Tramel: OU basketball turned desperate, in a good way, to win at Iowa State
Trailing 30-9 less than 12 minutes into the game, Iowa State climbed all the way back and took a one-point with less than 12 minutes left in the game.
And OU’s basketball team turned desperate. That can be good or bad. Saturday in Ames, Iowa, it was good. It was very good.
The ninth-ranked Sooners beat the Cyclones 66-56 with a strong finish, and OU remains in second place in the Big 12. The Sooners are 9-4 and with one more victory can secure their first winning conference record since the 2016 Final Four season.
But reaching win No. 9 didn’t come easy. After dominating the first half, the Sooners seemed to relax. Iowa State came roaring back, and Tre Jackson’s 3-pointer with 11:29 left gave the Cyclones a 47-46 lead.
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Lon Kruger called it “human nature,” that OU would relax and Iowa State would bear down. “Their backs are to the wall. We don’t intentionally relax, by any means. But their energy picks up. We get casual. That’s why games are hard to win. We need to be better at playing with leads like that.”
Earlier in the season, OU blew all of an 18-point lead halftime lead but came back to beat West Virginia 75-71. Same script Saturday.
After Iowa State took that 47-46 lead, OU scored on eight of its next nine possessions. And the Sooners did it with more effort than flair. During the spree, OU made just five of 12 shots and just three of six foul shots.
So from where did the points come? Extra shots. The Sooners had six offensive rebounds in those nine possessions, which consumed 6:22 of game clock. In the rest of the game’s 33½ minutes, OU had just seven offensive rebounds.
The go-ahead basket came on a putback, by point guard Austin Reaves off his own aggressive drive. Elijah Harkless got an offensive rebound that set up a Reaves foul shot. Kur Kuath dunked home a Harkless miss. The clincher seemed to be Umoja Gibson’s 3-point shot after Kuath first tipped the rebound, saving possession after Harkless’ missed 3-point shot, then ran down Reaves’ missed long ball. That made it 60-50, and for good measure, Harkless and Gibson teamed to save the ball after Harmon’s missed 3-pointer, setting up another Reaves foul shot.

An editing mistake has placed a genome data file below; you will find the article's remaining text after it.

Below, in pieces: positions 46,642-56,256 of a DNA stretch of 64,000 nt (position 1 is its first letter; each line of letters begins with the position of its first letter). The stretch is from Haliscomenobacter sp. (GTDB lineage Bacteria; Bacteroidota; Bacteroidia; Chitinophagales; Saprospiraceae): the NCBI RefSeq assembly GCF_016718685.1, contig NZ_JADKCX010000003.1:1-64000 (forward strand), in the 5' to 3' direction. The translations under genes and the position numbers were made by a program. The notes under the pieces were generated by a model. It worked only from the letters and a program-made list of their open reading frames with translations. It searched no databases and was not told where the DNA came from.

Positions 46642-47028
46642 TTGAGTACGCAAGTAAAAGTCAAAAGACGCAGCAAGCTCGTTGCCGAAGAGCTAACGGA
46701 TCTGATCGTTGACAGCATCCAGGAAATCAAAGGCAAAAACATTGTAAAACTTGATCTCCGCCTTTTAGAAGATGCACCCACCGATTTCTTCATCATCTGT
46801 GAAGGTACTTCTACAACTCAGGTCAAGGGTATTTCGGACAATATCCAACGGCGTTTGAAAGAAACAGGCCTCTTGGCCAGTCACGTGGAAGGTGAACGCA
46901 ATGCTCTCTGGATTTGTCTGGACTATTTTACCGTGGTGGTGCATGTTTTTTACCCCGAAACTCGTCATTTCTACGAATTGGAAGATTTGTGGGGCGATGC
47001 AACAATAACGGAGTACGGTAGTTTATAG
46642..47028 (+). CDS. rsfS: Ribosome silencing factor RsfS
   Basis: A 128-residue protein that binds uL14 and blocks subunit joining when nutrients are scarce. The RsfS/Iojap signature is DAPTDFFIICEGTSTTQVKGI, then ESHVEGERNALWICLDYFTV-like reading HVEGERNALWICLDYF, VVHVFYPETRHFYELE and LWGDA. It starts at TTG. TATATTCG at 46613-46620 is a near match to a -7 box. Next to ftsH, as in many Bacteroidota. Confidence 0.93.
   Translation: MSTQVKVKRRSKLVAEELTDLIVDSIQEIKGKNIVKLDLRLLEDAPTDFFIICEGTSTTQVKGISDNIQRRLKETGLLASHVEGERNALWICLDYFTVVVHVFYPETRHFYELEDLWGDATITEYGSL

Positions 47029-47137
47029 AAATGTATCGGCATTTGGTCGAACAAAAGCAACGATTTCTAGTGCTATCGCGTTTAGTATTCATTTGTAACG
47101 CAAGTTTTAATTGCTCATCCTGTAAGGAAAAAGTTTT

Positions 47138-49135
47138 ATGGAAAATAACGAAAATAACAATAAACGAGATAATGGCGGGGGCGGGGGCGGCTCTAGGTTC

Offensive rebounds snuff the life out of opponents, and Iowa State was done, down 61-50 with 4:38 to go.
“It was a good response, in terms of losing a lead and widening it right back out,” Kruger said. “Guys maintained their poise. We didn’t play with poise to lose the lead. We were careless with the ball, but when they did take the lead, I thought the guys handled it extremely well.”
Kuath in particular seemed to spark the Sooners. He played only 17 minutes, but OU outscored ISU by 11 during that stretch. Kuath, a 6-foot-11 center who has lost his starting job as Kruger transitioned to a smaller lineup, played solid defense against ISU’s Solomon Young and was instrumental in the offensive-rebounding frenzy.
The Sooners were sharp only in those first 12 minutes. They made 10 of their first 17 shots. They made just 12 of 38 the rest of the game. Meanwhile, Iowa State, which missed 11 of its first 15 shots, made 17 of its next 36 to get back in the game.
The Cyclones have an historically bad record – at 0-13 in the conference, they could become just the fourth team to go winless in Big 12 play. But Iowa State was at full strength Saturday, and when not dealing with COVID-19 issues, the ‘Clones have been competitive. They played tight the entire games at OU and TCU, were beaten by West Virginia by margins of five and four points, and lost by six at Texas.
“They’ve been that way with pretty much everyone they played, when they’ve been at full strength,” Kruger said. “I thought they were the aggressor, especially in the second half. They’ve been tough.”
OU hadn’t won in Hilton Coliseum in a decade. But when slapped across the face in the second half, the Sooners turned desperate and ended that streak.